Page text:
University Calculus: Early Transcendentals (3rd Edition)

Published by Pearson
ISBN 10: 0321999584
ISBN 13: 978-0-32199-958-0

Chapter 3 - Section 3.6 - The Chain Rule - Exercises: 30

Answer

$\frac{dy}{dx} = -\frac{1}{x} sin ^{-5}(\frac{1}{x} + 5sin ^{-1}x cos x) - cos^{2}x (\frac{1}{3}cos x -x sin x)$

Work Step by Step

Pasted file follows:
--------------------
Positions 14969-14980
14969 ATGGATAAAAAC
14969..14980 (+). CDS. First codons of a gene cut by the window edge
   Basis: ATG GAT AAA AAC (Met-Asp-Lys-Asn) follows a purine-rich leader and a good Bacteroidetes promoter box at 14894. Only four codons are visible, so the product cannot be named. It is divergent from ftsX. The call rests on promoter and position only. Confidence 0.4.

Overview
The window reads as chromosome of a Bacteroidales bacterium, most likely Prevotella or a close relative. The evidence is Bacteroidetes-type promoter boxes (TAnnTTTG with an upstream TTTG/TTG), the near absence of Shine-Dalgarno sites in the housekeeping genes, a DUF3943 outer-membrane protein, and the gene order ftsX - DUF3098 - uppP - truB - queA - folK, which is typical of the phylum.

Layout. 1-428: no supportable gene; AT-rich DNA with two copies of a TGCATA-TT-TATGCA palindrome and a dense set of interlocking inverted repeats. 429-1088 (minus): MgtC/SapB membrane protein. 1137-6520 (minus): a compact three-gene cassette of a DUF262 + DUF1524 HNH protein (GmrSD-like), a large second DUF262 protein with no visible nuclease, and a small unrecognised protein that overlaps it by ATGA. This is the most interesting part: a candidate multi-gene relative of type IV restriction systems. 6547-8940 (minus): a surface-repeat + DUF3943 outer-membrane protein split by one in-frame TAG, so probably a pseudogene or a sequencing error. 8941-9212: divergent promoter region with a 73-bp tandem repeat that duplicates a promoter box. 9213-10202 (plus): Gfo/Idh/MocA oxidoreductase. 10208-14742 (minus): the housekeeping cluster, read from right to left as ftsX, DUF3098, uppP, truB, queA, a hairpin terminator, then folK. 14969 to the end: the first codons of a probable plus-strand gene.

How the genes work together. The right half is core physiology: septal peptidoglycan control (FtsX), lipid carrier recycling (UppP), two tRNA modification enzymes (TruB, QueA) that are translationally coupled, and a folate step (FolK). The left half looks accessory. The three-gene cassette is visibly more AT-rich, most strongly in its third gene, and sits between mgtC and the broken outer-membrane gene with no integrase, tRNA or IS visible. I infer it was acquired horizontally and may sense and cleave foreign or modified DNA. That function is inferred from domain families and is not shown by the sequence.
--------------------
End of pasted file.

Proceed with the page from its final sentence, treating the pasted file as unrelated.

$y = \frac{1}{x}u^{-5} - \frac{x}{3}v^{3}$ where, $u = sin x$ $v = cos x$ and, $u' = cos x$ $v' = -sin x$ Now, $y = a-b$, where, $a = \frac{1}{x}u^{-5}$ $b = \frac{x}{3}v^{3}$ Differentiate these two terms: $a' = \frac{-1}{x^{2}}u^{-5} -5 \frac{1}{x}u^{-6} \times (cos x)$ $ = \frac{-1}{x^{2}}sin^{-5} x -5 \frac{1}{x}sin^{-6} x cos x$ $ = -\frac{1}{x} sin ^{-5}(\frac{1}{x} + 5sin ^{-1}x cos x)$ $b' = \frac{1}{3}v^{3} + xv^{2} \times (-sin x) = \frac{1}{3}cos^{3}x - xcos^{2}x sin x$ $b' = cos^{2}x (\frac{1}{3}cos x -x sin x)$ So now, $\frac{dy}{dx} = a' - b'$ $\frac{dy}{dx} = -\frac{1}{x} sin ^{-5}(\frac{1}{x} + 5sin ^{-1}x cos x) - cos^{2}x (\frac{1}{3}cos x -x sin x)$
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